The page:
House Hunting For You and Your Dog

From time to time we are fortunate to have contributors to the Darwin Dogs’ blog, as we like to look at things from a fresh pair of eyes.   Our most recent contributor is Bernie the Boxer.  Special thanks to him for this blog post, and his amazing ability to type it out without opposable thumbs.  

Boots and Bee Photography by Brittany Graham

Boots and Bee Photography by Brittany Graham

You love your dog and want him to be happy. He greets you at the door when you come home from work, tail wagging and eyes staring at you with adoration. He senses when you’re sad and even snuggles with you as you sit on the couch drowning your sorrows in a pint of ice cream. So is it any wonder that when you begin house hunting, you want to find a house he’ll love just as much as you do? But how do you go about finding the right home for your dog? Read on for tips on how to score the perfect home for you and your precious pooch.

Pet-Loving Realtors

Boots and Bee Photography - By Brittany Graham

Boots and Bee Photography – By Brittany Graham

When you want to find a home, think about hiring a realtor who’s a dog lover. Realtors who adore man’s best friend are more likely to take your dog into consideration when helping you find a home. Some realtors may even get sellers to agree to let your pet visit homes with you as you check out different houses. This way, you get your dog’s opinion on the home too!

Style of Home

Boots and Bee Photography - By Brittany Graham

Boots and Bee Photography – By Brittany Graham

Determine the style of home you want. Do you prefer a two story? This might be a wonderful type of home for dogs who are young and spry. But what if your dog is elderly? Older dogs may not be able to climb a lot of stairs because of joint pain. Tiny dogs like toy poodles may not have the ability to scamper up a flight of steps. Consider these factors before deciding on a style of home.

Your Canine Companion’s Size

Boots and Bee Photography - by Brittany Graham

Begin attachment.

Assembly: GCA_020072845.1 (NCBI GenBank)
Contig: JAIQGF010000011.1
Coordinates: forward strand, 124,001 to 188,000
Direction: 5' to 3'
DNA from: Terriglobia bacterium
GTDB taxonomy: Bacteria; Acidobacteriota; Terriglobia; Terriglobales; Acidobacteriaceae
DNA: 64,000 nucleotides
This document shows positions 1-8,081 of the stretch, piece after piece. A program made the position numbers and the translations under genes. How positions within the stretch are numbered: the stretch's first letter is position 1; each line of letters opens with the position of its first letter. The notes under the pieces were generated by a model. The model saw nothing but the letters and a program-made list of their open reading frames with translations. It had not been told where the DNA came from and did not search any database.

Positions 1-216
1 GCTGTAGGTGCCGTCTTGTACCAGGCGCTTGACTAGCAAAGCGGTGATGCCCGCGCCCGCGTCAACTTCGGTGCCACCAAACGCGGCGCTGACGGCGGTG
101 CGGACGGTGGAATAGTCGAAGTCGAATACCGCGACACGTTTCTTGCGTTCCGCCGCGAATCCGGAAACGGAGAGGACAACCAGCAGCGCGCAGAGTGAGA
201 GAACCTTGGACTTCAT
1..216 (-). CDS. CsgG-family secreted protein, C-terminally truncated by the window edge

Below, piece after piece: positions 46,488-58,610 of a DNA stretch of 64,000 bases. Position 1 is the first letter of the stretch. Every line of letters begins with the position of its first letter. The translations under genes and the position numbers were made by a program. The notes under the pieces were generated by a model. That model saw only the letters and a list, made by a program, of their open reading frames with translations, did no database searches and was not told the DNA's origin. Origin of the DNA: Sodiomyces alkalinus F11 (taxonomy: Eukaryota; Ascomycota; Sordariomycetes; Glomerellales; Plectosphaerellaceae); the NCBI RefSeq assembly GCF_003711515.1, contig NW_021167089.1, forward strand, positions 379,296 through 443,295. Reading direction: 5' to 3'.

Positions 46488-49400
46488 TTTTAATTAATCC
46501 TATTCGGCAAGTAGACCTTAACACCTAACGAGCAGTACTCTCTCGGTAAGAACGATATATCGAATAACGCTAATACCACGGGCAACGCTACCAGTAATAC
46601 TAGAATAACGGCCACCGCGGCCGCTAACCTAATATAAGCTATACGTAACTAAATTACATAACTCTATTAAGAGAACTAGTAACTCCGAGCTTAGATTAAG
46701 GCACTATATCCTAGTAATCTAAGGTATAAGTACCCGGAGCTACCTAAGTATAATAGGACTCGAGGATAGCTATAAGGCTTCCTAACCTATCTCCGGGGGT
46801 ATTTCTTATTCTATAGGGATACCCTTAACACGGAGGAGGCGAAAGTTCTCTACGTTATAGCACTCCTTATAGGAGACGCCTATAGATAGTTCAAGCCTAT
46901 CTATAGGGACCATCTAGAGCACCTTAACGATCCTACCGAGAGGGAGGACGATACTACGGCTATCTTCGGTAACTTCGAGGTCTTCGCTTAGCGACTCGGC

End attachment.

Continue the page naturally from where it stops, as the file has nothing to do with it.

Boots and Bee Photography – by Brittany Graham

Before you select a new home, consider your dog’s size. Larger breeds like golden retrievers and labradors need enough space to walk through rooms without knocking over your prized knickknacks. Trying to cram a super-sized dog into a one-bedroom home or condo might make your dog unhappy and uncomfortable.  If you own a smaller dog, tiny homes probably won’t bother him at all.  And don’t forget to consider the yard: small dogs won’t mind much if space is limited outside, but big dogs love expansive yards where they can romp and play.

Location of the Home

Brittany Graham Photography

Brittany Graham Photography

Dogs are social animals that crave love, attention and companionship. You’re their entire world. So it isn’t surprising they don’t handle it well if you’re absent from the house most of the time. Dogs who are frequently left alone for extended periods of time develop separation anxiety. This leads to chronic barking, excessive chewing and other undesirable behaviors. Save you and your dog a boatload of heartache by choosing a home that isn’t too far away from your job. When you have a long commute back and forth to work, it takes time away from your furry friend.

If you still end up purchasing a home far away from work, enroll your dog in doggy day care or pay someone to pet sit him for a few hours.

Nearby Dog-Friendly Parks

Brittany Graham Photography

Brittany Graham Photography